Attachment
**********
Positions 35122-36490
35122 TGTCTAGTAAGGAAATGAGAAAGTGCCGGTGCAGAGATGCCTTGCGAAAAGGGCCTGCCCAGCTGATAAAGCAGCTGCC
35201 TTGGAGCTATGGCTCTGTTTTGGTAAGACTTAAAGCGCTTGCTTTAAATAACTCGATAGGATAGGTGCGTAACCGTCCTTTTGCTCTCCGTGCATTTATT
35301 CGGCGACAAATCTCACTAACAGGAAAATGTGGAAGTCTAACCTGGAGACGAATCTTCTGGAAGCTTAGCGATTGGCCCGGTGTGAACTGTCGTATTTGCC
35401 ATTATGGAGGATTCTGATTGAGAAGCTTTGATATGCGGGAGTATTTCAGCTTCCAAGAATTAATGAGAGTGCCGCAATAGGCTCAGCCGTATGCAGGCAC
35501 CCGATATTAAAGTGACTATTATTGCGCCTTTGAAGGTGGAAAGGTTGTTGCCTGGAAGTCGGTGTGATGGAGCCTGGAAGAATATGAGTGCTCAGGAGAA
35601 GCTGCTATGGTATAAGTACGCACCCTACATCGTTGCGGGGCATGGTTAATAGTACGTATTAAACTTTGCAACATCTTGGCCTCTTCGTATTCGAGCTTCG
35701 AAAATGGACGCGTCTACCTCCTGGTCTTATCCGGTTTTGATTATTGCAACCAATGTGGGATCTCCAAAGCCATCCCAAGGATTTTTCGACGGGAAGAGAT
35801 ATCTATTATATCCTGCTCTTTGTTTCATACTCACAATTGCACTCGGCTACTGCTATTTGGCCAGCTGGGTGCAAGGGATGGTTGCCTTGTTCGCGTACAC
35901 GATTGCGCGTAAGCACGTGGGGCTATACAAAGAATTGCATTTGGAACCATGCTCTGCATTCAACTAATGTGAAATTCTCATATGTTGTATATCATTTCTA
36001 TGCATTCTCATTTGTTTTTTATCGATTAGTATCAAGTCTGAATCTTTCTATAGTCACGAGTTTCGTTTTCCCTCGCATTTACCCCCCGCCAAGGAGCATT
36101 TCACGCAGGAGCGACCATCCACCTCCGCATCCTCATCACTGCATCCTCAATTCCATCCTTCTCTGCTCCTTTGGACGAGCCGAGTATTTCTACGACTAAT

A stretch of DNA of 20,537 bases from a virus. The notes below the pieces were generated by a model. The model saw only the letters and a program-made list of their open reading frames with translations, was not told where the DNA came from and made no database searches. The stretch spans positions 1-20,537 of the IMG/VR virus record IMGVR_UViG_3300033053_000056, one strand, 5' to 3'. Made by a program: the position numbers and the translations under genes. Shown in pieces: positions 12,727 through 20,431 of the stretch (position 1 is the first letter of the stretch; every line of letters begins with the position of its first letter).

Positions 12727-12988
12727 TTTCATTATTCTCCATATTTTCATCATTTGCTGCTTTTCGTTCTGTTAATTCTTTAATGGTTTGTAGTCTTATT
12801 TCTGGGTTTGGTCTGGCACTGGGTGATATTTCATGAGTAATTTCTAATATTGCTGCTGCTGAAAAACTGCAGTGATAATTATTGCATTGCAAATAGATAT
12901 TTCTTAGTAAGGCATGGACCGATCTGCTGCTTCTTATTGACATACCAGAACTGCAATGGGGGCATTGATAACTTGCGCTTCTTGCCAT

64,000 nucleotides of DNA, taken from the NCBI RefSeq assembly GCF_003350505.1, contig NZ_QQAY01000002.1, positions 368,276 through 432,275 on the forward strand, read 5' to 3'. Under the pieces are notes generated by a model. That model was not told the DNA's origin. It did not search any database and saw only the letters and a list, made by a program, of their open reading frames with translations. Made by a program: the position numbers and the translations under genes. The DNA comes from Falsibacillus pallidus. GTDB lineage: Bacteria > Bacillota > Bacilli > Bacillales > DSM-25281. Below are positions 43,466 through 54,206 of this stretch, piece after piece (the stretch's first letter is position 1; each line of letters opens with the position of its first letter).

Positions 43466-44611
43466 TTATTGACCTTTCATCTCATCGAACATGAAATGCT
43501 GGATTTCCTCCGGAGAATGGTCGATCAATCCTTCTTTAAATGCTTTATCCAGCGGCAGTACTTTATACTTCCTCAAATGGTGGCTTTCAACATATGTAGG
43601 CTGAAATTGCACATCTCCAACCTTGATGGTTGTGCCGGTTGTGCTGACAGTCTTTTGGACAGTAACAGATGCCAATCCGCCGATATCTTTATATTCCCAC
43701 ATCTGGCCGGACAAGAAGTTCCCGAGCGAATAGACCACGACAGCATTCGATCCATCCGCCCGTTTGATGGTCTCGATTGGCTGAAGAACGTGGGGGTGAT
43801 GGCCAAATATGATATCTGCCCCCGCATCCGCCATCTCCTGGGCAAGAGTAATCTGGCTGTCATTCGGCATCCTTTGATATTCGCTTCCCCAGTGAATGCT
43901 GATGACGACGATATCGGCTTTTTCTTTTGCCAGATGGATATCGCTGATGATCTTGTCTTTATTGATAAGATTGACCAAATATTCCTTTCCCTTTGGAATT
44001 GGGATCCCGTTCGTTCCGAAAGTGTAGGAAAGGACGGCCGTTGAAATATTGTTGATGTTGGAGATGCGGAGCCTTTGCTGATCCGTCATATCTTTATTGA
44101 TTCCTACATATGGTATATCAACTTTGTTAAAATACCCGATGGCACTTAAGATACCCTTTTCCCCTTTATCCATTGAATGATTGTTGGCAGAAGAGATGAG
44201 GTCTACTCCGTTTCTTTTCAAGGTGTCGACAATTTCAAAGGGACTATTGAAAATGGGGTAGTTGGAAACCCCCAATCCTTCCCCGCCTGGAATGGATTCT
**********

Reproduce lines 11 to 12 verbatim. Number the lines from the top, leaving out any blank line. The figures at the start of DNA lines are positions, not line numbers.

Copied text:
36001 TGCATTCTCATTTGTTTTTTATCGATTAGTATCAAGTCTGAATCTTTCTATAGTCACGAGTTTCGTTTTCCCTCGCATTTACCCCCCGCCAAGGAGCATT
36101 TCACGCAGGAGCGACCATCCACCTCCGCATCCTCATCACTGCATCCTCAATTCCATCCTTCTCTGCTCCTTTGGACGAGCCGAGTATTTCTACGACTAAT